The Istanbul nostalgic tramways are two heritage tramlines in the city of Istanbul, Turkey. The city has two separate heritage tram systems, one on the European side, the other on the Asian side. Istanbul, the former capital of Turkey, once had a large tramway network on both the Asian and European sides; these started as horse trams but changed to electric. Many routes were built step by step, the network reached its greatest extent in 1956 with 108 million passengers in 270 cars on 56 lines, but as happened in most cities around the world, tram service in Istanbul began to close in 1956, ended in 1966. Trams returned to Istanbul with the opening of the Taksim-Tünel Nostalgia Tramway; the city is divided between Asia and Europe, while the Asian side has a heritage tram system, the European side has both a heritage tram and a modern tram system. After closing the tram network in the mid-1960s, the people of Istanbul thought this old fashioned method of smooth city traveling had been removed, transport within the city would move faster than before, but this proved false some years later.
The uncontrolled increase of petrol vehicles such as buses and private cars started choking the streets of Istanbul. Turkey suffered many of the problems of developing countries, including pollution, traffic jams, illegal migration, low literacy and rapid increase of population etc. A growing population increased the urbanization of Istanbul, with it more motor vehicles which increased air and sound pollution, traffic jams and smog; the city became slower than in the tram era. From the early 1970s, these problems increased and by the mid-1980s Istanbulians realized that lack of control of motor vehicles and the closure of the tram network were great mistakes. Due to increasing traffic jams and air pollution, Istanbul became one of the most polluted Eurasian cities during the mid-1980s, which caused not only increasing diseases of citizens, but lost tourists. Many cities around the world like Tunis, Buenos Aires etc. understood that error, like them, Istanbul planned for the return of trams. Understanding the great mistake of the closure of the tram system, the government planned to decrease pollution as soon as possible, to recover the image of Istanbul among tourists.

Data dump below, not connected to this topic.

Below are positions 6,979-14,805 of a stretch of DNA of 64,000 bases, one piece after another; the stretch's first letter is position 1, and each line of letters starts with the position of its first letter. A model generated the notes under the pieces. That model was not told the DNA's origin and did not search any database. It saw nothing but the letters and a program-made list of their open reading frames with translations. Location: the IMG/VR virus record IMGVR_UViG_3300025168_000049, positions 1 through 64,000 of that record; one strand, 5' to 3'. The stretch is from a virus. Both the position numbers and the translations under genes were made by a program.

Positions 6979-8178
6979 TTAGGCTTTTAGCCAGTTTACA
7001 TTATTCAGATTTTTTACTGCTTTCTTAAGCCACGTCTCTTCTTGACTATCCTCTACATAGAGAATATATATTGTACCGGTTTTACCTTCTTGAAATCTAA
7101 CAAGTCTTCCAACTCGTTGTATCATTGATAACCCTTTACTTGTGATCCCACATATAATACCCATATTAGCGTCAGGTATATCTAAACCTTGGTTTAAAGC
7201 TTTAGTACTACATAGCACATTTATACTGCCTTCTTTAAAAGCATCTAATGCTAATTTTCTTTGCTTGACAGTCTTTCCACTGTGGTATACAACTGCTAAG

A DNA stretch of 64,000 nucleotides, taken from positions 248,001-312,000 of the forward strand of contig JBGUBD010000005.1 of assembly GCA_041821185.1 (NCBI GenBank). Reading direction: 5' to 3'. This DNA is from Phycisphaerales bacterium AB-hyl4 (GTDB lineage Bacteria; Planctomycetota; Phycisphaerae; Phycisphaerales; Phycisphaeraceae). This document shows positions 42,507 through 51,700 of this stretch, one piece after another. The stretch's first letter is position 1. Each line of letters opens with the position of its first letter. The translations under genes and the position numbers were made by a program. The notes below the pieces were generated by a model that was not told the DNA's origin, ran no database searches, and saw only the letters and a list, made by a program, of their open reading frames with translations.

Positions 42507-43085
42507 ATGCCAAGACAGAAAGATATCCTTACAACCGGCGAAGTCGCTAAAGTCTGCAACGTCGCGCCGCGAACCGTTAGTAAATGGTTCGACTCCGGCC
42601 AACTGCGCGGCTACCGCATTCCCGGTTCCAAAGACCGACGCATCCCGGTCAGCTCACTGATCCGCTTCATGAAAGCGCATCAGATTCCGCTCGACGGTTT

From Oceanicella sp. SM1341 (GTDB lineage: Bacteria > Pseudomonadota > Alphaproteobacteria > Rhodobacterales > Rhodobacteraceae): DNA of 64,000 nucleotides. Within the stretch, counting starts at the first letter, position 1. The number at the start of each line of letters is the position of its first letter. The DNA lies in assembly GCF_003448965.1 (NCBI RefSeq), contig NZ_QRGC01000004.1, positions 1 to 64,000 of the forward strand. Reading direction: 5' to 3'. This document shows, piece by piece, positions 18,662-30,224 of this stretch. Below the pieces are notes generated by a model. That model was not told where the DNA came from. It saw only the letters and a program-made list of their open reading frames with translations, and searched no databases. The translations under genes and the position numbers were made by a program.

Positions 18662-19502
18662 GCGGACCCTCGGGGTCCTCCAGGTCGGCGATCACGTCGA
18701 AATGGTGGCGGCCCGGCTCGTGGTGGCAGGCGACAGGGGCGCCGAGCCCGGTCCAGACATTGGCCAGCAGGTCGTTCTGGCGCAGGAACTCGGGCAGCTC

Looking at many cities around the world, the authorities planned to bring trams back to Istanbul. By the number of cars and buses had increased so much that starting a new tramway was not possible at that time. Instead they planned an experimental heritage tramway, mindful of the lower installation cost as tourist attraction, as a test system with the younger generations in Istanbul to see how trams would be accepted; the Authority thought to re-introduce heritage trams in Istanbul using the same type of rolling stock, running in European part until 1962, in the Asian part until 1966. The original Istanbul tram network was completely destroyed, including depots, electric power stations, etc. except for some of the rolling stock, preserved in transport museums. Using old photographs, people's memories, other sources, some rolling stock was built for the European side resembling pre-1962 European-side tram stock, including the size, interior, color scheme etc; the prototypes had been built in 1915.
Around 1990, the Istiklal Caddesi became a pedestrian zone, the tram was restored and revived in 1990, in the form of the Taksim-Tünel Nostalgia Tramway. After a 24-year absence, trams returned to Istanbul; the length of the line is 1.64 kilometers and there are 5 stops. After the Taksim-Tünel Nostalgia Tramway gained in popularity among tourists, another heritage tramway opened in 2003 on the Asian side of Istanbul, as what is now known as the T3 line. In the case of the T3 line, first-generation trams were not re-installed along the route. Instead, secondhand trams from Germany were acquired from the Jena tram system, which were built in the Berlin area or in Gotha. Trams on the T3 line run on a clockwise circular loop, following the old tram Route 20; the length of the line is 2.6 kilometers and there are 10 stops. 1961 – The last tram ran on the European side of Istanbul on 12 January 1961. The Topkapi-Eminönü line was replaced by trolleybuses on 27 May 1961. Six trams were transferred to the tram network on the Asian side.